IAM Members End Strike, Secure Strong Contract at Amphenol Aerospace: A strike that began on Saturday, Oct. 15, at noon has ended for approximately 700 members of IAM Local 1529 (District 15) who work for Amphenol Aerospace in Sidney, New York. The new contract includes improved wages, the elimination of the two-tier wage system and improved paid leave. “Our members stood strong to secure a contract that created fairness in the workplace and improved their quality of life. They are back at work and are thankful for the outpouring of support from the community,” said District 15 Directing Business Representative Norman Shreve. “The elimination of the two-tier wage system through progression was a huge accomplishment.”

Ironworkers Score Organizing Victory in Delaware: Workers at ShureLine Construction voted overwhelmingly to form a union with the Ironworkers. The victory for the workers at ShureLine marks a big win in their fight for fair wages and better working conditions. The union reported this organizing effort received strong support from Delaware’s labor community, elected officials and community allies. “The comradery of the workers has been incredible. Despite anything the company has thrown at them, their support never wavered, and they always had each other’s backs,” said Vince DiDonato, district representative for the Ironworkers. “Throughout all of this, the workers at ShureLine just wanted a union, and today they finally got it.”

Corn Nuts Strike Ends: BCTGM Members Ratify New Contract: Members of Bakery, Confectionery, Tobacco Workers and Grain Millers (BCTGM) Local 85 who work at the Corn Nuts plant in Fresno, California, have voted to accept a new collective bargaining agreement. Approval of the contract ends the BCTGM’s strike at the Hormel-owned Corn Nuts snack production facility, which began on Aug. 15. “Our striking members at the Corn Nuts plant courageously stood their ground and sacrificed so much in order to achieve a fair contract,” said BCTGM International President Anthony Shelton. “The BCTGM has shown, once again, that this union will do whatever it takes, make any sacrifice, take on any employer or adversary in order to preserve the rights of our members and maintain a high standard of living for BCTGM families.”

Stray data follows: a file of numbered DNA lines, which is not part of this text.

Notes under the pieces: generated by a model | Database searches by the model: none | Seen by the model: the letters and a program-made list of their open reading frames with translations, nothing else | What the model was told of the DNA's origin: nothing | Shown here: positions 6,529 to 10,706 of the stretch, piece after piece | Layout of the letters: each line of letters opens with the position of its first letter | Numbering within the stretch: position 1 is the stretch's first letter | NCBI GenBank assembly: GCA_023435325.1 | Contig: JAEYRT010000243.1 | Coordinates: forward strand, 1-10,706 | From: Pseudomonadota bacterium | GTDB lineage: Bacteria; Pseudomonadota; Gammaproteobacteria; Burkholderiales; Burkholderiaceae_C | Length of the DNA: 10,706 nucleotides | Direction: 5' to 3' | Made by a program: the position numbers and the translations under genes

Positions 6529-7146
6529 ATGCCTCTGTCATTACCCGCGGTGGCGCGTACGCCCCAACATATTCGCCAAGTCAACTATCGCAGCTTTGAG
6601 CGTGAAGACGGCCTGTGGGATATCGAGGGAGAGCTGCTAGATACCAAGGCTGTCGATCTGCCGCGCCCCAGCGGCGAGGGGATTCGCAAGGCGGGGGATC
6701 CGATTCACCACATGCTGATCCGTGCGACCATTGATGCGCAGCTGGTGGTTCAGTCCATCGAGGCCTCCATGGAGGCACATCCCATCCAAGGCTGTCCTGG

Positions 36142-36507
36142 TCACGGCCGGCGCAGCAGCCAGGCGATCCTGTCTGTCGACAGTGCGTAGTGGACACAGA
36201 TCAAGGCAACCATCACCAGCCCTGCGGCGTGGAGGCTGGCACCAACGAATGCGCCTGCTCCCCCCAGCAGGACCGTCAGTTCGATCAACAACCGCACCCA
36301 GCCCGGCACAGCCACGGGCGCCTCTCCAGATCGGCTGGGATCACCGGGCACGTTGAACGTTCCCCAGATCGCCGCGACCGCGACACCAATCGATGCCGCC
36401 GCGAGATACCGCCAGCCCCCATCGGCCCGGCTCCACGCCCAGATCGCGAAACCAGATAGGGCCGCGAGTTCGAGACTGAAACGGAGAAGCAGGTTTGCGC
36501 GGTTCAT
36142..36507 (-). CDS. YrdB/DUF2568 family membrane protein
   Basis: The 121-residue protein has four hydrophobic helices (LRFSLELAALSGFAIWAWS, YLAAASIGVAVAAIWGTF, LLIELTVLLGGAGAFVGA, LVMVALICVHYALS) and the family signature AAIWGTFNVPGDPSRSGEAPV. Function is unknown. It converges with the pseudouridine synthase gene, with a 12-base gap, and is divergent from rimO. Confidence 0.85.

Alaska Airlines Pilots Approve New Contract: After three years of negotiations, pilots at Alaska Airlines voted to approve a new contract. The pilots, members of the Air Line Pilots Association, voted 82% in favor of the new deal. The contract includes pay raises, increased schedule flexibility and improved job security. “For years, we’ve been polling our pilots to ensure this agreement would meet their needs, and today’s vote makes it clear that the major deficiencies in our contract have been addressed,” said Capt. Will McQuillen, chairman of the Alaska Airlines Master Executive Council.